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U.S. Army trainers have successfully used cyber weapons and electronic warfare (EW) technology to thwart a simulated tank assault at a training exercise. The achievement reinforced the need for the EW and cyber protection technology that is under development by entities such as the Army Rapid Capabilities Office (RCO) and U.S. Cyber Command.
“These tanks had to stop, dismount, get out of their protection, reduce their mobility,” said Capt. George Puryear, an Irregular Operations Officer. As a result, they were easily defeated. The cyber weapon used in the exercise specifically targeted the radio and wireless communication systems. Cyber warfare can include jamming of communication signals and hacker infiltration into networks, which they can then either disable or manipulate to relay false information to commanders from within their own networks.
According to defensesystems.com, another aspect of cyber warfare explored as part of the exercise was infiltration of civilian networks in order to subdue a population and invade territory.
Exercises like this one help determine the technology and equipment necessary to achieve this effect in the field, explained Brig. Gen. J.P. McGee. The Army RCO plays a key role in developing this technology and making it accessible. For example, the RCO initiated the development of new EW and cyber protection kits, which have been delivered to troops in Europe for testing. The kits are able to be mounted on vehicles or carried by the soldiers themselves, according to Doug Wiltsie, Director of the Army RCO.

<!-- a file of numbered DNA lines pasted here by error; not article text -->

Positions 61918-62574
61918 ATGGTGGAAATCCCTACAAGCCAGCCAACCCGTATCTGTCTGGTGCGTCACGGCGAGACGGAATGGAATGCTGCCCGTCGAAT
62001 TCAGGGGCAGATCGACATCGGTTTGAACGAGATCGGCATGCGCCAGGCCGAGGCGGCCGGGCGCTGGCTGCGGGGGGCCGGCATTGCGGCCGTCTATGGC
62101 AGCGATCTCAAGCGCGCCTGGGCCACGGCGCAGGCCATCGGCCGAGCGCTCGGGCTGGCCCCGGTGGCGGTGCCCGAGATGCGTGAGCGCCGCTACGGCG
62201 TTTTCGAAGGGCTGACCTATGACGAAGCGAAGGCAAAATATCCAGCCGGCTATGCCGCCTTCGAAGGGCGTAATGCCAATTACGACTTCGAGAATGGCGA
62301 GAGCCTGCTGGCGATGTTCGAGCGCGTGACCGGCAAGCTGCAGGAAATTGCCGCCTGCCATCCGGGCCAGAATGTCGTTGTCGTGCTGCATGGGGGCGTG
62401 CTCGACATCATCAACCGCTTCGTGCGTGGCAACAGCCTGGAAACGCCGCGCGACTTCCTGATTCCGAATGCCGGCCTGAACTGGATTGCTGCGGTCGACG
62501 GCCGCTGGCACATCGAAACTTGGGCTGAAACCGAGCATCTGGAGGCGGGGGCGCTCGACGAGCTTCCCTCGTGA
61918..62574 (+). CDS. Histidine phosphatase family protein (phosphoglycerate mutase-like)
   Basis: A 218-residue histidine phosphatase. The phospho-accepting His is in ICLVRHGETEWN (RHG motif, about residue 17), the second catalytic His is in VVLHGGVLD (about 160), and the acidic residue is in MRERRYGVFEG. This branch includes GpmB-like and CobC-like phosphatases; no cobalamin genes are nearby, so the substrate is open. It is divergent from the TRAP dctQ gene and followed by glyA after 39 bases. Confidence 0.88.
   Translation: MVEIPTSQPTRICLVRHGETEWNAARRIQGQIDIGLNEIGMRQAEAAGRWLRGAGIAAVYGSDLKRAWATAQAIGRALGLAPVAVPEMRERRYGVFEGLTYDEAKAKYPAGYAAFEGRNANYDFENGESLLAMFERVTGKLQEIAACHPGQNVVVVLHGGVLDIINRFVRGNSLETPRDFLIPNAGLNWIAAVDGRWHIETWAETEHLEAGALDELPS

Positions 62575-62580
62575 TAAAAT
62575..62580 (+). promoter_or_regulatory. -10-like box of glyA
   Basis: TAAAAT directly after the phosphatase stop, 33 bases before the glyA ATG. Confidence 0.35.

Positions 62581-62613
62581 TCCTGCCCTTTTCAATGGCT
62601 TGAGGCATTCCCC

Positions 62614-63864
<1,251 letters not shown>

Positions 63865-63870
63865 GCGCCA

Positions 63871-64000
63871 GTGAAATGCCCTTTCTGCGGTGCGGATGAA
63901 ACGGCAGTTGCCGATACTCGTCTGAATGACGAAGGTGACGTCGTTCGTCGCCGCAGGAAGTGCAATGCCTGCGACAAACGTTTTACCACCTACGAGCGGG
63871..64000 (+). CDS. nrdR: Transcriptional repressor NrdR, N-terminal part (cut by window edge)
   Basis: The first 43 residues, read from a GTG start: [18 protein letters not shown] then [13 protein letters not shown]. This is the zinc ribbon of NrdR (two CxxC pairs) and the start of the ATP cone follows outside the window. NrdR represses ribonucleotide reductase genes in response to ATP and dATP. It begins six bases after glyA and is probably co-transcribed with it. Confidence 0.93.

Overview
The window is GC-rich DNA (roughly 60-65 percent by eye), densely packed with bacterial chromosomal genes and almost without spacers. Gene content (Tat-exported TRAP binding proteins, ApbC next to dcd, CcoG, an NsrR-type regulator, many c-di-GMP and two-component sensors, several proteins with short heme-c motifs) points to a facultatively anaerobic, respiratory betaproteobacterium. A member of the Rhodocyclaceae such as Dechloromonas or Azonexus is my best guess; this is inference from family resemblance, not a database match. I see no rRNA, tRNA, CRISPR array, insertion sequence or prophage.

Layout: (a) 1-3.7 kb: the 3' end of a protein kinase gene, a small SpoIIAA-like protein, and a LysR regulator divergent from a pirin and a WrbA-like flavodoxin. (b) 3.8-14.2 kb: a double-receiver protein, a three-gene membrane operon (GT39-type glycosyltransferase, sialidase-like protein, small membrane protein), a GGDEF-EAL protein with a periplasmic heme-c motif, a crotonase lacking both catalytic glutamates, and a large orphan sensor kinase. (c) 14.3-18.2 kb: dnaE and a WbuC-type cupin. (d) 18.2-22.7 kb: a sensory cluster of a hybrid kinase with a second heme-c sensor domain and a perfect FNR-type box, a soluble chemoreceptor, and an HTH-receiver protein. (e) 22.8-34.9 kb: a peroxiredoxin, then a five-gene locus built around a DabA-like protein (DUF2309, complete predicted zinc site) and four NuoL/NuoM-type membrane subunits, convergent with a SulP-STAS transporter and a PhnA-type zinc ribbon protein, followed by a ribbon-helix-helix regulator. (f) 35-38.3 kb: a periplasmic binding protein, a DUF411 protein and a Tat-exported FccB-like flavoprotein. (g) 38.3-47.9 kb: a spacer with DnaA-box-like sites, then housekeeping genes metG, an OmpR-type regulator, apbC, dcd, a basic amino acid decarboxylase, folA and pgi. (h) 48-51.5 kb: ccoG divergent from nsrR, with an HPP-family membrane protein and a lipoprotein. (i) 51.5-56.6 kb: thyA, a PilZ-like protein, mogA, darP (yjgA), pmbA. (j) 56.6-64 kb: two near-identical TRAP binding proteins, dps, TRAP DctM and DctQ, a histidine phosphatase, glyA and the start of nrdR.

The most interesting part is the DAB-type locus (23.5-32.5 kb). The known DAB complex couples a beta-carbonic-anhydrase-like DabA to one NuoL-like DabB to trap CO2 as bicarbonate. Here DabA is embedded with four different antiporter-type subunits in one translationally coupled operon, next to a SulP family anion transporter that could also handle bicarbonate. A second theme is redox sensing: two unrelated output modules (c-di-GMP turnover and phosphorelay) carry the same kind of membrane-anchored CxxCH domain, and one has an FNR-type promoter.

These kits contain sensors controlled by software that recognizes and analyzes electromagnetic signals. The package reportedly also has offensive EW capabilities that are more effective than the existing jammers used by anti-missile systems in aircraft.
During heavy fighting in Iraq and Afghanistan, EW technology-equipped aircraft helped suppress electromagnetic signalling from enemy ground fighters, according to the Air Force.
Right now, the kit focuses on EW offensive and defensive technology, but it is part of a larger effort to obtain both EW and cyber protection capabilities, and GPS alternatives. GPS alternatives being explored include DARPA’s Adaptable Navigation Systems (ANS) and Spatial, Temporal and Orientation Information in Contested Environments program, which is based on using extremely long-range signals, self-sufficient tactical clocks, and data sharing to overcome EW attacks.
As many as seven alternative systems for Precision, Navigation, and Timing are being considered, and work on the first projects has begun and is scheduled for operational assessment in early 2018.